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Gastroenterology. 2009 May;136(5):1669-79. doi: 10.1053/j.gastro.2009.01.010. Epub 2009 Jan 15.

The mRNA binding proteins HuR and tristetraprolin regulate cyclooxygenase 2 expression during colon carcinogenesis.

Author information

1
Department of Biological Sciences and Cancer Research Center, University of South Carolina, Columbia, South Carolina 29203, USA.

Abstract

BACKGROUND & AIMS:

During tumorigenesis, loss of rapid messenger RNA (mRNA) decay allows for overexpression of cancer-associated genes. The RNA-binding proteins Hu antigen R (HuR) and tristetraprolin (TTP) bind AU-rich elements in the 3' untranslated region of many cancer-associated mRNAs and target them for stabilization or rapid decay, respectively. We examined the functions of HuR and TTP during colon tumorigenesis and their ability to regulate cyclooxygenase (COX-2), a mediator of prostaglandin synthesis that increases in the colon tumor microenvironment.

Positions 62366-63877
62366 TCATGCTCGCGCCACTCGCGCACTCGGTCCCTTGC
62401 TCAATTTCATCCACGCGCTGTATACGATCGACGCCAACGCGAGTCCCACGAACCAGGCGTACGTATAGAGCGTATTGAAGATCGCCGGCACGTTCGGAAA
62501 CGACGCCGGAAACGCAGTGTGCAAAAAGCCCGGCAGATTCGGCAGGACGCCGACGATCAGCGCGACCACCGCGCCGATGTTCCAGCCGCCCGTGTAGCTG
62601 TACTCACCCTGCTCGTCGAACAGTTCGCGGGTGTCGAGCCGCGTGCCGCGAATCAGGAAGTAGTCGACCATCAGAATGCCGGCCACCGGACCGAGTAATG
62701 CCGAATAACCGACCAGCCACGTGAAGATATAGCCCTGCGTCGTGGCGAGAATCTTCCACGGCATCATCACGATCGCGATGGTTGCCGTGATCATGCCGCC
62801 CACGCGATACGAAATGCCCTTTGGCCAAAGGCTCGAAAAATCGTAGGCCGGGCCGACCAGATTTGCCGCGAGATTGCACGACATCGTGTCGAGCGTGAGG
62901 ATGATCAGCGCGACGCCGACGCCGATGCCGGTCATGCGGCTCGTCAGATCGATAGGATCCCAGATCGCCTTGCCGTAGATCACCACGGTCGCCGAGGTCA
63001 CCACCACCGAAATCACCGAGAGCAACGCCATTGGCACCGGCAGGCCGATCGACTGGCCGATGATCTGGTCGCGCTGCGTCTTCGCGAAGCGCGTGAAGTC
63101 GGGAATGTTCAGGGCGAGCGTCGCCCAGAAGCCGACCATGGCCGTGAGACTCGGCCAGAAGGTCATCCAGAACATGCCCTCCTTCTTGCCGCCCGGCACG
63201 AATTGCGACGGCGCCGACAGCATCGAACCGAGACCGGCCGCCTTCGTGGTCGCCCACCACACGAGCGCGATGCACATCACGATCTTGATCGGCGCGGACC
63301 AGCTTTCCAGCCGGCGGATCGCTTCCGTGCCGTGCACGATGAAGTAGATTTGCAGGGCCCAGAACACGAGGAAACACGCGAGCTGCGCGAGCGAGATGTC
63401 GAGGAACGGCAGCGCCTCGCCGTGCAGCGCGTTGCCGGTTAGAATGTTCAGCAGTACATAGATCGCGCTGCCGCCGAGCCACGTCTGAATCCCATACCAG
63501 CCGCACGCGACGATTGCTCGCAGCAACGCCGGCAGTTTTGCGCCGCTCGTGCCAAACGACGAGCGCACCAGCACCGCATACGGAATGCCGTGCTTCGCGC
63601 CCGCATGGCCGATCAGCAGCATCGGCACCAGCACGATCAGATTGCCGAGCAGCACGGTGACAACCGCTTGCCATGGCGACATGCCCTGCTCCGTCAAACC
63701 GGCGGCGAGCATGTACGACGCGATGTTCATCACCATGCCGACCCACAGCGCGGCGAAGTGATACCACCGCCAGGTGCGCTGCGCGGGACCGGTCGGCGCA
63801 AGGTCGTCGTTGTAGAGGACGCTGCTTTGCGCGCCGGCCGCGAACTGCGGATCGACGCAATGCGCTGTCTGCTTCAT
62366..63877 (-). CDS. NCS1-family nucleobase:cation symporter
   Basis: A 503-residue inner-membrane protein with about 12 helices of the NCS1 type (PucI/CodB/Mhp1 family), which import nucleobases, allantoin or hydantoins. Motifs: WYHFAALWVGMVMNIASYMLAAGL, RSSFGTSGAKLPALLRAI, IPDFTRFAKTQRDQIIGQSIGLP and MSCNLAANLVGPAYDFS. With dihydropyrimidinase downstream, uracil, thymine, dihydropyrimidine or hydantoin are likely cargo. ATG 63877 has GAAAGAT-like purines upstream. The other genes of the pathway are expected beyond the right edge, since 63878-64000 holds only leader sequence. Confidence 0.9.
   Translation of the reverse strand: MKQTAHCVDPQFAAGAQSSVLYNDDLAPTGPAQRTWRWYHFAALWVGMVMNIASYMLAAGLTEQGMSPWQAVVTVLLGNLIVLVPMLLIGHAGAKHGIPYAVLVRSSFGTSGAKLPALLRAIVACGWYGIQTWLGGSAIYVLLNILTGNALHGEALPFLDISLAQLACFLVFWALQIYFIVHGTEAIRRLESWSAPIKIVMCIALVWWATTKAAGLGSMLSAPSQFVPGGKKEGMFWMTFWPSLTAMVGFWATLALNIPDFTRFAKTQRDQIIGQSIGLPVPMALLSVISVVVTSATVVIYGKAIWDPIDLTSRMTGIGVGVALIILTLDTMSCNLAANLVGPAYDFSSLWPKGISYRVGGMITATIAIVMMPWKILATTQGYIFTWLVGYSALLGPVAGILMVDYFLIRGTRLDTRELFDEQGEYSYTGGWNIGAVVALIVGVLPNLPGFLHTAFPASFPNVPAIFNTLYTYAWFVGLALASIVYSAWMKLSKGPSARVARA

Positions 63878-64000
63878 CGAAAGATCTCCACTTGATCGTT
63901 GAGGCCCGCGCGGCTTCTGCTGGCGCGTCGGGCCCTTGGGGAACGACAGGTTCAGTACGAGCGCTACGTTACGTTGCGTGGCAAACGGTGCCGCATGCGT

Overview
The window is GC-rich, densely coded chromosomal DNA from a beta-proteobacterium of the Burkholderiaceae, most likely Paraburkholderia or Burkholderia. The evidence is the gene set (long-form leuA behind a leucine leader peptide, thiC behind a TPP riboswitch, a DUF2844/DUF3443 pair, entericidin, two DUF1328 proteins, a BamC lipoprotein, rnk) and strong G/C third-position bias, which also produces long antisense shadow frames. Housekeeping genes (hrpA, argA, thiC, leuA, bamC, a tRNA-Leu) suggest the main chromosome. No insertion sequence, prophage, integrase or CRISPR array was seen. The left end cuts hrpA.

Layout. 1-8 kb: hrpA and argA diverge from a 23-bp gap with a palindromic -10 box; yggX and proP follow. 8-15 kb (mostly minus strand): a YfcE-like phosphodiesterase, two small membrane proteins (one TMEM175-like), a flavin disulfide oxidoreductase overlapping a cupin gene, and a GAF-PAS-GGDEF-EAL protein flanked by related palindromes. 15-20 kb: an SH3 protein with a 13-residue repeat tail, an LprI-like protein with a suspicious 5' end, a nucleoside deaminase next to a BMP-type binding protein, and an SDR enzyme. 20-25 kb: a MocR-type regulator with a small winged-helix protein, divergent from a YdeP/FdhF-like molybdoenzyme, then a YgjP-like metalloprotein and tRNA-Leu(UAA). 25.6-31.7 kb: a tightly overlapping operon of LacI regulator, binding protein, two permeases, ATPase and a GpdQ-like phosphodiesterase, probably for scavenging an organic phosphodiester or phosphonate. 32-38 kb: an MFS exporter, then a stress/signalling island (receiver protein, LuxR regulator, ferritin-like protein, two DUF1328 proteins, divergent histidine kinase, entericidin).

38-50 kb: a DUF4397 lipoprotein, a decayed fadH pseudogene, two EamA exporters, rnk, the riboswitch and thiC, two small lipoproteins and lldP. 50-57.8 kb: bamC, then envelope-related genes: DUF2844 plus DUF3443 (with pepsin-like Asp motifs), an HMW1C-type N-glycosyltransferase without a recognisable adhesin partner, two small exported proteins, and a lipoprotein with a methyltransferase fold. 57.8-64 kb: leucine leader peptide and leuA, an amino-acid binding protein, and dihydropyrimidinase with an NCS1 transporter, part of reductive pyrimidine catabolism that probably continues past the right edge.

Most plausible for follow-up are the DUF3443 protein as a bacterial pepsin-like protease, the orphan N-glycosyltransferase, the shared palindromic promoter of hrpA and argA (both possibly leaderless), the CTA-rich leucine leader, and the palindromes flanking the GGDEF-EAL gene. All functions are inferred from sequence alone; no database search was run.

METHODS:

We evaluated expression of HuR and TTP during colorectal tumorigenesis and in colon cancer cells and associated them with COX-2 expression. HuR and TTP-inducible cells were created to investigate HuR- and TTP-mediated regulation of COX-2.

RESULTS:

In normal colon tissues, low levels of nuclear HuR and higher levels of TTP were observed. By contrast, increased HuR expression and cytoplasmic localization were observed in 76% of adenomas and 94% of adenocarcinomas, and TTP expression was lost in >75% of adenomas and adenocarcinomas. Similar results were obtained for HuR and TTP mRNA levels in normal and staged tumor samples. In both adenomas and adenocarcinomas, COX-2 overexpression was associated with increased HuR and decreased TTP (P < .0001); similar associations were observed in colon cancer cells. HuR overexpression in cells up-regulated COX-2 expression, whereas overexpression of TTP inhibited it; limited TTP expression antagonized HuR-mediated COX-2 overexpression.

CONCLUSIONS:

Increased expression of the mRNA stability factor HuR and loss of the decay factor TTP occurs during early stages of colorectal tumorigenesis. These changes promote COX-2 overexpression and could contribute to colon tumorigenesis.

PMID:
19208339
PMCID:
PMC3742387
DOI:
10.1053/j.gastro.2009.01.010
[Indexed for MEDLINE]
Free PMC Article

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